EVs make up three percent of the automobile market within the country (almost six times that of US) and it controls between 50 and 77 percent of the global market for electric battery manufacturing. It produces 99 percent of the world’s electric buses.
While China has only recently seen an increase in electric car purchases, it has a well-established infrastructure for EVs. A government mandate set in 1999 established electric scooters that travel 20 kilometers per hour, categorized as “bicycles”, and did not require registration or a driver’s license.
Motorized travel suddenly became available for a much larger percentage of the Chinese population and spurred intense growth, innovation, and infrastructure for charging electric scooters. As of 2019, China made up 90 percent of the 40 million global e-bike sales.
An boom in EV purchases was brought about in 2018 largely due to a government push for the purchase of electric cars as part of the “Made in China 2025” plan and more generally as a way to combat rising pollution levels. These included a US$7,500 tax rebate on purchased electric cars as well as subsidies for local manufacturers subsequently spawning over 400 EV companies in the country.
Last week, Chinese authorities announced an exemption from the 10 percent purchase tax for “battery-electric and plug-in hybrid vehicle makers”, which should benefit Tesla’s cars as well.
China touts competitive neutrality to attract foreign investment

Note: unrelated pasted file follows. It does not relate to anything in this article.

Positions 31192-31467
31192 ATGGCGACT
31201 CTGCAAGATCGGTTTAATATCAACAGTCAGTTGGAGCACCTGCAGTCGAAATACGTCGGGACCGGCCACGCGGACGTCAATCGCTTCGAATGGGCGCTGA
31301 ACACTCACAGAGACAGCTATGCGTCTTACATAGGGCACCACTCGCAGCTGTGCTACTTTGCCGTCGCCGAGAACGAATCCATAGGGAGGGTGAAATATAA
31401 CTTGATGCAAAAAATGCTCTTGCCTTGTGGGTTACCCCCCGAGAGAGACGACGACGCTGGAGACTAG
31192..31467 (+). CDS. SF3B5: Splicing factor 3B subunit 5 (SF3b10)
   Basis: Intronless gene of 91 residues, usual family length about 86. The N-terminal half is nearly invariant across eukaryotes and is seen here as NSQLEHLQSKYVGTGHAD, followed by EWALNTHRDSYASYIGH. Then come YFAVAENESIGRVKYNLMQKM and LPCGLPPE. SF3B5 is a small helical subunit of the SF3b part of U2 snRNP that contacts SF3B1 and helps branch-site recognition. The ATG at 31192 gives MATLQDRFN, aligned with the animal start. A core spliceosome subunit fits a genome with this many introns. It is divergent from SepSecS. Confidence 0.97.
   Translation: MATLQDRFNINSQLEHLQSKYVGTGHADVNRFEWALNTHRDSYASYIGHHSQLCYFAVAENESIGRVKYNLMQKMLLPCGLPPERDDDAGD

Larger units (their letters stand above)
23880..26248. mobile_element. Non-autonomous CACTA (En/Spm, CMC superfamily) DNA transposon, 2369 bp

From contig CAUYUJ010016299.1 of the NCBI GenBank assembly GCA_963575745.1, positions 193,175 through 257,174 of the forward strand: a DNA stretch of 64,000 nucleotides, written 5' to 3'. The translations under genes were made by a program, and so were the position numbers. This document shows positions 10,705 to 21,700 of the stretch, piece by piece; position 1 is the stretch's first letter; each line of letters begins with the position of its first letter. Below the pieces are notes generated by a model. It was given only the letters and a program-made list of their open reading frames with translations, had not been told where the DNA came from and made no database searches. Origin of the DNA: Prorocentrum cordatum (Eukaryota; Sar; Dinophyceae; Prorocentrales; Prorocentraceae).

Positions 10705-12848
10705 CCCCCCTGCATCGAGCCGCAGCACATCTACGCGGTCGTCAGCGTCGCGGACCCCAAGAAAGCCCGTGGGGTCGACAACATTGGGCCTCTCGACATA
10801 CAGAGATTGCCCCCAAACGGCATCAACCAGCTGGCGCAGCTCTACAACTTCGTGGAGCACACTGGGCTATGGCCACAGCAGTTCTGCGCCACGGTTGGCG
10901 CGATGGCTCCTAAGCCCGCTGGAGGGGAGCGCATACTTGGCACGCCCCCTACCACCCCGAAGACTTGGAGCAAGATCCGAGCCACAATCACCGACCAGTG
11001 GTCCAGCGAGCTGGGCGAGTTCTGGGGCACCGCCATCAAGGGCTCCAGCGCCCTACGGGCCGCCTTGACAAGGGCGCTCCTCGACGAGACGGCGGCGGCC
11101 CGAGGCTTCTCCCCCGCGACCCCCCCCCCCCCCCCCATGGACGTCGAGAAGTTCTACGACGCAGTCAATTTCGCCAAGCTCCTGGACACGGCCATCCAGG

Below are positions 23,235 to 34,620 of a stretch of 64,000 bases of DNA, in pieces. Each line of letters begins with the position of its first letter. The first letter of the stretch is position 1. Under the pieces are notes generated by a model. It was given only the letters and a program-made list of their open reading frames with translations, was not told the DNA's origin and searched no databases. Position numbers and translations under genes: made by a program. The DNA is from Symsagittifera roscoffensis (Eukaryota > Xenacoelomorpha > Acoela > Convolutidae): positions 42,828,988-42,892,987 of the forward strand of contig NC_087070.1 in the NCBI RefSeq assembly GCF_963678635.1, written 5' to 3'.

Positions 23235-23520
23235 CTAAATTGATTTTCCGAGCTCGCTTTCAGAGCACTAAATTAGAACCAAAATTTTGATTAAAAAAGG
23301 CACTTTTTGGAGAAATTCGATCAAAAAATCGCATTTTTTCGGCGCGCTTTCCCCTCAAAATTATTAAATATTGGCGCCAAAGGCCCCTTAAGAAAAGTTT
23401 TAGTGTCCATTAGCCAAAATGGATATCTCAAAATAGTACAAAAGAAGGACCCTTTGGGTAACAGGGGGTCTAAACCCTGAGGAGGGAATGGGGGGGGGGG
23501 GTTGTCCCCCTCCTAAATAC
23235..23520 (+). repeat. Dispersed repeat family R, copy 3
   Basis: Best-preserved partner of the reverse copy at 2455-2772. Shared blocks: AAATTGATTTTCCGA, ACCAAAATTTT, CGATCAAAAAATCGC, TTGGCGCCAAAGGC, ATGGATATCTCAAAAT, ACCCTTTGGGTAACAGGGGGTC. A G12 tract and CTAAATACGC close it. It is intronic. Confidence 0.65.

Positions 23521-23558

While government subsidies in the EV sector were significantly rolled back in 2019, it is important to note that they were often only applicable to Chinese car companies. The rollbacks effectively diminish competition for foreign newcomers like Tesla.
The Chinese government seems to be trying to send a clear message to foreign businesses that they hear their complaints and want to reassure them that China is still a worthy place for investment.
The phrase “competitive neutrality” is now a buzzword in Beijing and prolific agreements like the one with Tesla hold the government accountable in a very substantial way. It remains unclear whether the sudden easing of restrictions is directly due to pressure from the trade war or a general slowdown of the Chinese economy.
China Briefing is produced by Dezan Shira & Associates. The firm assists foreign investors throughout Asia from offices across the world, including in Dalian, Beijing, Shanghai, Guangzhou, Shenzhen, and Hong Kong. Readers may write to firstname.lastname@example.org for more support on doing business in China.